by John Harrison

Fabian Stedman is often dubbed ‘the father of change ringing’. He is best known to most modern ringers as the author of the method that bears his name. It stands out among methods not only because it is the most commonly rung principle but because its structure makes possible enormous diversity of composition and music without excessive length. But Stedman’s most significant contribution to the Exercise was undoubtedly as the publisher of the first two books on change ringing: Tintinnalogia in 1668 (a joint effort with Richard Duckworth who supplied much of the content) and Campanalogia in 1677 (which Stedman wrote as well as published).

We take books on ringing for granted (and other sources like the Ringing World Diary or ringing websites) and it is hard for us to imagine a world where the only way to learn about methods was by personal explanation or private hand-written notes. Change ringing was still in an early stage of development in the late 17th Century. The dominant form was ‘plain changes’, where only one pair of bells swap in each change, and it was gradually being supplanted by ‘cross peals’, where several pairs may cross at each change – which we consider normal today.

Fabian Stedman was baptised at Yarkhill Church on 7th December 1640. He was the second son of the Revd Francis Stedman, so unlike his older brother who entered the priesthood, Fabian was apprenticed to Daniel Pakeman, a master printer in London, where Stedman became a prominent ringer. In later life he appears to have dropped out of ringing, and also changed jobs to became auditor to Customs and Excise for the Crown.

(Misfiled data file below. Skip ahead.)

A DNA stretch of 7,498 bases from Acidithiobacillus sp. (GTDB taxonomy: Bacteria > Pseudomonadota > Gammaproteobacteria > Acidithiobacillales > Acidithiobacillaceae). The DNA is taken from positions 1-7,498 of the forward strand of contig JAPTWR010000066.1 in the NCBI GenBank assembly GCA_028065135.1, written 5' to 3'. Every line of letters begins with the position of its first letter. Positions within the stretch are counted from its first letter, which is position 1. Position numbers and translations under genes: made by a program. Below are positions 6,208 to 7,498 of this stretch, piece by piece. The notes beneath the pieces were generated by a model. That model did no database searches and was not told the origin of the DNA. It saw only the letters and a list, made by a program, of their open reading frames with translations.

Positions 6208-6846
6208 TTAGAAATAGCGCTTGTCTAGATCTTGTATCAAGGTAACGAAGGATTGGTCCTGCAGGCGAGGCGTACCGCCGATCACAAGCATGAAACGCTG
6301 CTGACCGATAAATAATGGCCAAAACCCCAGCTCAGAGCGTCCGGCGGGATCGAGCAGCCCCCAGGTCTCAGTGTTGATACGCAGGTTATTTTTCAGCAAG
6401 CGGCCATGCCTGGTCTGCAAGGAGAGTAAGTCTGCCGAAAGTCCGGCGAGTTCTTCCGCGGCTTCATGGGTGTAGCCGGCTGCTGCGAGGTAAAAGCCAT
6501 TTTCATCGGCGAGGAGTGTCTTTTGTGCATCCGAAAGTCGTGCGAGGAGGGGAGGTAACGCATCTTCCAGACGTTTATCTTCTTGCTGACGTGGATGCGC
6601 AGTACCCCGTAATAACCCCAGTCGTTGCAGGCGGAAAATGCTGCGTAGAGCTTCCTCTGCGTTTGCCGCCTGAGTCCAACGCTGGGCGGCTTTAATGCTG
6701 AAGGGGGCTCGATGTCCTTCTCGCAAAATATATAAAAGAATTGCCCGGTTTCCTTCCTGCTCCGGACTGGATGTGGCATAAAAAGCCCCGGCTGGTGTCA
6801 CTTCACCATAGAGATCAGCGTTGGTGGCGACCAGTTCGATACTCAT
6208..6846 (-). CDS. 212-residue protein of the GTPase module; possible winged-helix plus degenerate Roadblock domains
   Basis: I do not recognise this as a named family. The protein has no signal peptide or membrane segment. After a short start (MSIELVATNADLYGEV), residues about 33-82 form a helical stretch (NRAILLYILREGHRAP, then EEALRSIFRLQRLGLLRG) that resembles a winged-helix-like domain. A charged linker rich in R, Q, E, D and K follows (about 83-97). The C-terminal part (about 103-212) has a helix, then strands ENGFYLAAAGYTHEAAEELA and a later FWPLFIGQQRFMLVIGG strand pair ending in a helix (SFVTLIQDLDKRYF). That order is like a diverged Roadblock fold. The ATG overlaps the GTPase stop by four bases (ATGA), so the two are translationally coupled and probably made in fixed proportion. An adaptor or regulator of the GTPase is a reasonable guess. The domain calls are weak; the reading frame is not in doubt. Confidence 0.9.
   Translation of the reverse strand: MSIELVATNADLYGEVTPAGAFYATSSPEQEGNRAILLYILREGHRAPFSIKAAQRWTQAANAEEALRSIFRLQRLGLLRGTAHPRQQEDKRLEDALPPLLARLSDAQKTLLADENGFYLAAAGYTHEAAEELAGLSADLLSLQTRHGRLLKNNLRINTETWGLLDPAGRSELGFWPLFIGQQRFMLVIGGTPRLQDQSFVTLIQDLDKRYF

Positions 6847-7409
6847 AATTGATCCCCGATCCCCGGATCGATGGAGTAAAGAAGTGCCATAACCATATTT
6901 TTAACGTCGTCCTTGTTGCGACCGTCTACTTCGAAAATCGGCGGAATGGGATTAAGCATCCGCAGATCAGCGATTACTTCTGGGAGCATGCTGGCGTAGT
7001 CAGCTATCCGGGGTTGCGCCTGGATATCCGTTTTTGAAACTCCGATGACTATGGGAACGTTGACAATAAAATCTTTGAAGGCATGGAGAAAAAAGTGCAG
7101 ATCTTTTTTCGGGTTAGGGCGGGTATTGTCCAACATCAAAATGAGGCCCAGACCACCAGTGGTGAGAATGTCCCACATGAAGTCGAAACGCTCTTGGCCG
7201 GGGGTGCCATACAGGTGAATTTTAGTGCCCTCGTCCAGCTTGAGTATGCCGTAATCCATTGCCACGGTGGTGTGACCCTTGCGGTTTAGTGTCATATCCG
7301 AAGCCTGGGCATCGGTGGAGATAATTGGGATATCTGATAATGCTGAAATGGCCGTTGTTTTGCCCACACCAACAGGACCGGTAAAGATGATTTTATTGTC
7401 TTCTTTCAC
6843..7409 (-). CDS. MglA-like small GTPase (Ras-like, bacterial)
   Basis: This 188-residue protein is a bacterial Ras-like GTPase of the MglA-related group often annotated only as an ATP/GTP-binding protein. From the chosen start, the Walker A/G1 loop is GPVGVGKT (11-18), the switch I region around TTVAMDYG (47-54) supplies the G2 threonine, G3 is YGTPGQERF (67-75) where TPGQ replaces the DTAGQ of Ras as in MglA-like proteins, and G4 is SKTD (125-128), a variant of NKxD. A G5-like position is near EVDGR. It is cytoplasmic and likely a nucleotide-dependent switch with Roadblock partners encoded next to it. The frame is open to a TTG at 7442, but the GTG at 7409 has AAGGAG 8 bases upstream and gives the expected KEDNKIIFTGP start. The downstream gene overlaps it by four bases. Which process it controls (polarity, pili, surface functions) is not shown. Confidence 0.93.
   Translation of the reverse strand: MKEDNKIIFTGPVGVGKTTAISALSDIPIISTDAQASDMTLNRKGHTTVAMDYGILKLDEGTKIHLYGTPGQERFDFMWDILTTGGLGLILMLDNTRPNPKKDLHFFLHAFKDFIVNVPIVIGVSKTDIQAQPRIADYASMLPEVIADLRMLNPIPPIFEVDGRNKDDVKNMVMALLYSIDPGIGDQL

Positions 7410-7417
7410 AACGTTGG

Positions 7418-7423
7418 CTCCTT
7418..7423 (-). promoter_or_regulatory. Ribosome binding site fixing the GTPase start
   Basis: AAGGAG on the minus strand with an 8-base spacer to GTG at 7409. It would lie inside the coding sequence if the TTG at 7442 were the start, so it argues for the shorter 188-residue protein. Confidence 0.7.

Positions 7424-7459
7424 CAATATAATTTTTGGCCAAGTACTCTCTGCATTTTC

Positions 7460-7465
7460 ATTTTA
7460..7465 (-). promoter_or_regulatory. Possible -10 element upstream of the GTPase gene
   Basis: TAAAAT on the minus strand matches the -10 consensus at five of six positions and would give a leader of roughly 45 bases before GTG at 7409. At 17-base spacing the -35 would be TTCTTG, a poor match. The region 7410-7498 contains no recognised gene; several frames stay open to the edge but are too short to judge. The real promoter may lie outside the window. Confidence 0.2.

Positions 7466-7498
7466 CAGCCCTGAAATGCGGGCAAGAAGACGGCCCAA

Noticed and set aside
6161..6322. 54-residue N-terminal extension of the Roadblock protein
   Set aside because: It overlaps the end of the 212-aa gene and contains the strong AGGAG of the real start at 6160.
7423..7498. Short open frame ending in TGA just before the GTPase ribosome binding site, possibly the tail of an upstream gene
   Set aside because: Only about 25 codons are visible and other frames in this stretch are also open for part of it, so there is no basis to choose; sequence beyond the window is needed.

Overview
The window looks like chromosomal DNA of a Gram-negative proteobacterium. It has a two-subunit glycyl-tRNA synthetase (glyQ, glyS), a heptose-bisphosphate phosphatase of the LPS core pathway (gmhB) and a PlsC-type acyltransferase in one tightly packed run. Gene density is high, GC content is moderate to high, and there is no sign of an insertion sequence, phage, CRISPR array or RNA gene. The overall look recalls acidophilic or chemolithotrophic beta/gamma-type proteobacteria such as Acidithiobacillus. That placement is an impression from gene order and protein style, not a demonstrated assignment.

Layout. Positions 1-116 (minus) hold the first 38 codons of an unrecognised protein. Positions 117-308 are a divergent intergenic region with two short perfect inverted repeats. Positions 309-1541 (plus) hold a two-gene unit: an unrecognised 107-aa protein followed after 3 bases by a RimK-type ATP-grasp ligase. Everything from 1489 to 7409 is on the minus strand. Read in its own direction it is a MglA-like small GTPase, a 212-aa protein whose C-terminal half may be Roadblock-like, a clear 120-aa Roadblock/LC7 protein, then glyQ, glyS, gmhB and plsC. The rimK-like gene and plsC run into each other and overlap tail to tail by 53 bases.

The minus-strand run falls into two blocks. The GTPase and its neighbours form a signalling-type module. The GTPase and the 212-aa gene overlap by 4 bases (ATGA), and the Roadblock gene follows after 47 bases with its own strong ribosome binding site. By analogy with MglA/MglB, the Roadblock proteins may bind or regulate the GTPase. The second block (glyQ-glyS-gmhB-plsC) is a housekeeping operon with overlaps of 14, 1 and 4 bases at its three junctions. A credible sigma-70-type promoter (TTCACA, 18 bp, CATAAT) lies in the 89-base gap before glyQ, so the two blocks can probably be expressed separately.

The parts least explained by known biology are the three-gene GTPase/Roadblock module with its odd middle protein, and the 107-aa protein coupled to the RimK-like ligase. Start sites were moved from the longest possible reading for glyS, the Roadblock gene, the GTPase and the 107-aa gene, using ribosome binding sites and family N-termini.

On 17th October 1713 Stedman wrote his will, and a few weeks later, on 16th November, he was buried at the parish church of St Andrew Undershaft in the City of London, so the 300th anniversary of his burial is on Saturday, 16th November 2013.

This is not just an event for ringers to celebrate by ringing, but it is also a major opportunity for us to bring ringing more into the public eye with coverage in national and local press, radio and TV. The Central Council will be generating national publicity, and we hope that local bands and ringing societies will contact their local press and broadcasting stations to promote their own ringing for this anniversary. It is a good opportunity to increase your local community’s awareness of what you do (and maybe even gain some recruits).

As many towers as possible should try to ring at some time during the day on 16th November, or if not on the day, then shortly before or after. The anniversary being on a Saturday should make it easier for those bands who want to ring peals and quarter peals.

Bands that are capable of doing so should try to ring quarters or peals of Stedman, but bands that do not feel able or confident to ring Stedman are encouraged to ring something else. A quarter peal in any method is a fitting tribute to ‘the father of change ringing’.

Bands not wishing to ring peals or quarters are encouraged to ring short touches of Stedman, especially touches of 300. For Doubles ringers, 300 can be achieved by ringing five plain courses or two 120s and a plain course. More ambitious touches of Doubles, Triples and above are available on the Central Council website. There will also be touches of 1713 Stedman on the Council website for those who want to ring a back-dated date touch. As well as ringing, it is important for us all to ensure that the non-ringers in our communities know why we are ringing. This is one of the few opportunities when we can make ringing the main news story, and not just use bells as cheer leaders for a story about something else.

To help you with your local publicity you are welcome to use any of the material about Stedman and change ringing on the Council’s website. The Council also provides advice about local ringing publicity, which you should find useful. If there is any other way that the Council can help you, please contact us.

on behalf of Central Council PR Committee

Information for Stedman publicity and touches of 300 Stedman:

Advice on working with the media:

General advice on ringing PR:

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